Very loosely based upon "The Vij" by Nikolai Gogol, Bavas' film takes in as many classic horror elements as you could possible want, including witches, vampirism, secret passages, ruined crypts, a spectral carriage, burning at the stake, a priest with a huge beard, a horde of torch-carrying villagers, bodies rising from the grave, floating lanterns, trap doors over huge spikes, creaky door opening on their own, a hand slowly reaching out from behind from a curtain, and more. Bava gorgeously lit the film in black and white himself, and it is very well edited by Mario Serandrei, who also receives scripting credit on certain prints of the film. It’s always great to look at, and features several highly impressive special effects (also done by Bava himself) that hold up surprisingly well even today – indeed some are very easily not noticed as being effects at all. There are also some great performances, notably Arturo Dominici as villain Javutich, and Andrea Checci as the elder of the two doctors – a performance apparently modeled upon the director himself.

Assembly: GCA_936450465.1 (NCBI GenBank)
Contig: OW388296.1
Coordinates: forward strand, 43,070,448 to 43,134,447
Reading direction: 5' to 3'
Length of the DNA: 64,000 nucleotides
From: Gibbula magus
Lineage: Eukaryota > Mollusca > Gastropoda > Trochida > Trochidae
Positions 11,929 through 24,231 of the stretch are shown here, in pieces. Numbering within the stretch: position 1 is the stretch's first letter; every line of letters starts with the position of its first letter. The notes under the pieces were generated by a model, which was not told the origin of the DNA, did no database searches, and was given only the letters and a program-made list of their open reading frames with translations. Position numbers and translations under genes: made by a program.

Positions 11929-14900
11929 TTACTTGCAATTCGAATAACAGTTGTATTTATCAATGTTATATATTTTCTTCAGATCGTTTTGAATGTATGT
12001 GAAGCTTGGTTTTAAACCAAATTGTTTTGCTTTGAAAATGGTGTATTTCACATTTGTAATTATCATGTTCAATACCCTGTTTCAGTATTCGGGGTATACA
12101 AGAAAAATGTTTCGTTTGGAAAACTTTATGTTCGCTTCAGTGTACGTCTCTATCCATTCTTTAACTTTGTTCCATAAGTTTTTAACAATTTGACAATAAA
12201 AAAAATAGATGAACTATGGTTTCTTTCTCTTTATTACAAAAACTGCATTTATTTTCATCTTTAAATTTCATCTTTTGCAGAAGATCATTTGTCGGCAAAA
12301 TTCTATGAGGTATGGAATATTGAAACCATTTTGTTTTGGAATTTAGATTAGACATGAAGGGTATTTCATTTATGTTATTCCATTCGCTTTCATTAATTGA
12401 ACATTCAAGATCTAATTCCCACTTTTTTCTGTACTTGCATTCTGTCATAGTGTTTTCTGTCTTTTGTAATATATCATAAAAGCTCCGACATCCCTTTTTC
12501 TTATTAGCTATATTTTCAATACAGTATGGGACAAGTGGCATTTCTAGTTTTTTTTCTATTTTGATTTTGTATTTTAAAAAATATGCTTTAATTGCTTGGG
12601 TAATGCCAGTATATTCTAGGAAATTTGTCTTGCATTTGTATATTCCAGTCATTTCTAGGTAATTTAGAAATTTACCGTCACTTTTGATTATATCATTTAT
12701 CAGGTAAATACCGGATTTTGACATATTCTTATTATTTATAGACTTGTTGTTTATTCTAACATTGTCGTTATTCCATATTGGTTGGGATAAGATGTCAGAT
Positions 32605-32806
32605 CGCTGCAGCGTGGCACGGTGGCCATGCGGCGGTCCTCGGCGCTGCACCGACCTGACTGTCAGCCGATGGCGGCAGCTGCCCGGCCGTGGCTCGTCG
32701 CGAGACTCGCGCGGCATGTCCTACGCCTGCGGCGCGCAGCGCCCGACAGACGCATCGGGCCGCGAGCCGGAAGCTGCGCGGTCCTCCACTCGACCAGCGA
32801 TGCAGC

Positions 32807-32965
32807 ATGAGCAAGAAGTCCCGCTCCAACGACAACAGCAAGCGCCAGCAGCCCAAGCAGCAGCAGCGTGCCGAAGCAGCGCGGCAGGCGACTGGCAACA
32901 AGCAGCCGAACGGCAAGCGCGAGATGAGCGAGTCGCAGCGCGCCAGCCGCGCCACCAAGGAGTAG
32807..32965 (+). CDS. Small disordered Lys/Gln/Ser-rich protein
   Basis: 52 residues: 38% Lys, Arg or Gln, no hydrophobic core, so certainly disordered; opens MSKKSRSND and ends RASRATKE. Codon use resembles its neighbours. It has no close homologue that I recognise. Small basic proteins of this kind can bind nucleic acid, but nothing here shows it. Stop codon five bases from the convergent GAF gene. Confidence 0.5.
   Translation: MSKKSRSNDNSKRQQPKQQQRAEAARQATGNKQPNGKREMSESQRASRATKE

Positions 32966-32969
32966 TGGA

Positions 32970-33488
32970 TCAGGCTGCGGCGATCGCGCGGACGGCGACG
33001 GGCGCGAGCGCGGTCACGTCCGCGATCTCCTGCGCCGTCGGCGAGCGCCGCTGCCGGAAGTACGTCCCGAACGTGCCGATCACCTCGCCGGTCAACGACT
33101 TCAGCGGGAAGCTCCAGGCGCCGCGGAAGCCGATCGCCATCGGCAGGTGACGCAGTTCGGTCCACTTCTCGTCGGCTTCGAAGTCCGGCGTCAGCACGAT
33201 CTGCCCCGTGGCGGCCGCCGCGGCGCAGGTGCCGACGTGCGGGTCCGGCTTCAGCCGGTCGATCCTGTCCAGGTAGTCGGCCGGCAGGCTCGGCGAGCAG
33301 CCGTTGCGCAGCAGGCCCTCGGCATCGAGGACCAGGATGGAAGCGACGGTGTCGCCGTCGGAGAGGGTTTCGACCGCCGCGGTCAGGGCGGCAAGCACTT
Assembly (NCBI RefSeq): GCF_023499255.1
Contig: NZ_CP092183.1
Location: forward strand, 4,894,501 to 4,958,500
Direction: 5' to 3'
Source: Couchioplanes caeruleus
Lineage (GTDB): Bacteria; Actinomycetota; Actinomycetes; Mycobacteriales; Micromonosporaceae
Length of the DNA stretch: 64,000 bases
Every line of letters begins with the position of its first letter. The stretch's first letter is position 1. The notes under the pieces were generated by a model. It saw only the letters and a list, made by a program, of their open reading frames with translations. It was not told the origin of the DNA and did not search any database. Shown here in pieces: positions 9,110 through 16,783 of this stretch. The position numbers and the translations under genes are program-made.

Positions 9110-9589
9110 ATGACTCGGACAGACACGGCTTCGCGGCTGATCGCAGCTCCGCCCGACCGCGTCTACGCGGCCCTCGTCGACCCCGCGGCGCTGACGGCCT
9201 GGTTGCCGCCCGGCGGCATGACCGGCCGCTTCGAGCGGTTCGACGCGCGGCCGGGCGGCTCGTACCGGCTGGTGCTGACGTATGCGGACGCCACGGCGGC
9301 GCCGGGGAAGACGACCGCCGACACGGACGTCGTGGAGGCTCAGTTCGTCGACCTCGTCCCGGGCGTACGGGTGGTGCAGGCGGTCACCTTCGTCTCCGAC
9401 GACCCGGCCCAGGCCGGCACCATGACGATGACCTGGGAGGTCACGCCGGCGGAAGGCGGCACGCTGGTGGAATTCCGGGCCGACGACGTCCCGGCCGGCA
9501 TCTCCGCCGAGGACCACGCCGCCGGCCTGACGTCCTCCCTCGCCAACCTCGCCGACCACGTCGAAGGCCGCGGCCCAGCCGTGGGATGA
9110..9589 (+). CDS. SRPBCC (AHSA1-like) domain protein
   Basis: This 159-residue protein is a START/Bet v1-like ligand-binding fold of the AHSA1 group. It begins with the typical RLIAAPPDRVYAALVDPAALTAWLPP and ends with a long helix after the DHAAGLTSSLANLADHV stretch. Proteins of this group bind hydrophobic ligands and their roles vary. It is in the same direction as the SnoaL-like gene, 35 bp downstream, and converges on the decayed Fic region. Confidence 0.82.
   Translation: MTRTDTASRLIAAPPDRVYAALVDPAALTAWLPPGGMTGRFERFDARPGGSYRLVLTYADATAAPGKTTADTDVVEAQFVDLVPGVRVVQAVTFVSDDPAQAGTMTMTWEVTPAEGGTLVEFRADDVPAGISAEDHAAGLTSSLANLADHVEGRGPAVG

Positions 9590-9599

The best performance, however, comes from Barbara Steele. One of the principal reasons for the success of the film, her contribution is second only to that of Bava. She has a sublime, otherworldly beauty that works very well as the innocent Katia. It is, however, as the demonic Asa that Steele really excels, Steele making Asa both repellent and nightmarishly evil - and yet simultaneously seductively arousing. There’s a key sequence in which she has to convince Checci’s character to come to her so she can take his blood to aid her resurrection. It’s a scene that could easily have fallen flat, but with Steele’s performance – "Look into my eyes. Come. Kiss me. My lips will transform you. You will be dead to men but you will be alive in death!" she pants, huge eyes mesmeric, her right hand scratching along the edge of the caterwaul – not to mention Bava’s incomparable realisation of the scene, it’s entirely convincing. More than that, with its dangerously on the edge, borderline necrophilic mix of horror and eroticism, it’s arguably the finest scene in the film, and a genuine highlight in the career of both star and director.